Signs That You Need a Strategic Plan - dummies

By Erica Olsen

Having a strategic plan and a succinct strategy that brings clarity and focus to your organization ensures that your time, resources, and actions aren’t wasted. Planning for the future is important, but very few businesses actually do it. Following are some warning signs that tell you whether you need a new strategy for your strategic planning process.

  • Someone asks where your business will be in one year, and you don’t have an answer. You ask your partners or management team the same question, and you hear wildly different answers.

  • You have some idea where you want to go in the next year, but you don’t have any idea what you’re going to do to make next year a reality.

  • Your company won’t hit its revenue goals this year. Although many reasons may exist for the shortfall, you’re not sure how to grow the top line.

  • Your brochure, website, sales collateral, and so on have inconsistencies. You can’t understand the content. More importantly, neither can anyone else. You find that when you explain your business to a potential client, you tell different stories about how you provide value.

  • You’re ignoring your competition. You don’t know who your number-one competitor is and what it’s doing, who its clients are, what products it offers, what its pricing is, or what its key message points are. When your customers ask you to explain why your company is different, you don’t have a good response.

  • Everything on your to-do list is a priority. You don’t know where your time is best spent.

  • Friends and colleagues can’t refer you because they aren’t sure exactly what value your business provides and to whom. They often ask, “What is it you do again?”

  • You’re presented with a business opportunity and are unsure how to evaluate whether it’s something your company should pursue. In fact, you normally pursue all opportunities for fear you may miss the big one.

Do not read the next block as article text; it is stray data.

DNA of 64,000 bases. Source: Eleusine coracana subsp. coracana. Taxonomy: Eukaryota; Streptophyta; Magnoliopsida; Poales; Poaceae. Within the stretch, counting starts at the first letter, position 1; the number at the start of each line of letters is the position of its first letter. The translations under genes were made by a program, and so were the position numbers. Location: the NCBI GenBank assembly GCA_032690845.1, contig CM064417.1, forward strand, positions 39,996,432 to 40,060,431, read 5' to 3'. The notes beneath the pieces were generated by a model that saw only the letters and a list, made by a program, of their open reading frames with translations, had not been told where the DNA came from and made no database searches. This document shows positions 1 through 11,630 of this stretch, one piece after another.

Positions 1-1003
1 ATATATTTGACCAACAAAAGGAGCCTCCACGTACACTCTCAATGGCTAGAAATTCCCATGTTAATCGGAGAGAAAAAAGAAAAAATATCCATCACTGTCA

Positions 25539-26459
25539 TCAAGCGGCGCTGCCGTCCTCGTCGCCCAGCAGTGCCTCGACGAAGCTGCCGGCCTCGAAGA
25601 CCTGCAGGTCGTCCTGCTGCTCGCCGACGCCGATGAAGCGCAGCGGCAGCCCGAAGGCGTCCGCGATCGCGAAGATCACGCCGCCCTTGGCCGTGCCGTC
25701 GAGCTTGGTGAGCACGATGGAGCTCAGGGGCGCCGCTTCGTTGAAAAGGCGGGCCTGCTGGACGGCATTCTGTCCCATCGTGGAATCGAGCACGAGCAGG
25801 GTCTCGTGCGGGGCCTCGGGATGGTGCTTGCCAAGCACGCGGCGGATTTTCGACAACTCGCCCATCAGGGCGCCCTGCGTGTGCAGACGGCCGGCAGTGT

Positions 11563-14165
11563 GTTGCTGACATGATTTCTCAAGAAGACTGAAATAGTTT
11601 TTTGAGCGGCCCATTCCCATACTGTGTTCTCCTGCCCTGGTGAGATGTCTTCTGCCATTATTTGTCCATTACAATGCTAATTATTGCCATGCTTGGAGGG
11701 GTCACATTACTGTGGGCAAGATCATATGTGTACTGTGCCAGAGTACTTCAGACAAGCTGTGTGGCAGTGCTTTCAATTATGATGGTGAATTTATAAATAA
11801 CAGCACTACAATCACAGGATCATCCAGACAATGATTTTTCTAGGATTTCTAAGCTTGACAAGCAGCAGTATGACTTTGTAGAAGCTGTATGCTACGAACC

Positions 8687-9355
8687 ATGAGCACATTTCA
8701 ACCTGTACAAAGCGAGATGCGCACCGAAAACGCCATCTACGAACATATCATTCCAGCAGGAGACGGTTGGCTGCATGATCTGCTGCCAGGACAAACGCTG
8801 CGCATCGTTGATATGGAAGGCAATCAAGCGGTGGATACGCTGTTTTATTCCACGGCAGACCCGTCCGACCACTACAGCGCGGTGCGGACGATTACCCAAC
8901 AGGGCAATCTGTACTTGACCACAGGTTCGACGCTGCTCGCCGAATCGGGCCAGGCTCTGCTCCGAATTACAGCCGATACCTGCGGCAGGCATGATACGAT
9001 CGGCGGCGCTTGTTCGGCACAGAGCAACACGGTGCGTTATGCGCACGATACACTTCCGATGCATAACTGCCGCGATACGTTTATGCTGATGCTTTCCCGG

• You enjoy what you do, but you aren’t passionate about your business. You’d quit everything and follow that passion tomorrow if you could.

  • Your business development consists largely of attending networking events, but you spend most of your time talking to people you know. You rely solely on word-of-mouth for new customers.

  • You don’t know why your customers buy from you. The majority continues to do business with your company, but you’re not sure what keeps them coming back. You’ve never really asked.

  • You find your clients contracting with other companies for services you provide. When asked, they say they didn’t know you offered those services.

  • You ask your employees what success looks like, and they don’t have a consistent answer. And your incentive plan doesn’t sync up with performance expectations.

  • You complain when your customers call because you just don’t have time to talk to them. You notice your staff complaining, too.

  • You don’t do market research or solicit customer feedback because you (think you) know your market. You’ve been in the industry for years and you (think you) know customers’ need and wants.

  • You determine your pricing by looking at your competitor’s prices and discounting slightly. All your prices are based on your competitors’ offerings.

  • You can’t articulate what your company does best but find that it’s a good point of discussion at a cocktail party.

  • You’re asked why you’re in business, and your only response is profit.

Do any of these statements sound familiar? If so, it’s time to get serious about your business and get focused. If every part of your organization isn’t pointed in the same direction, you can end up going in circles and frustrating yourself and your employees. Why not get strategic now and make it your most successful year ever!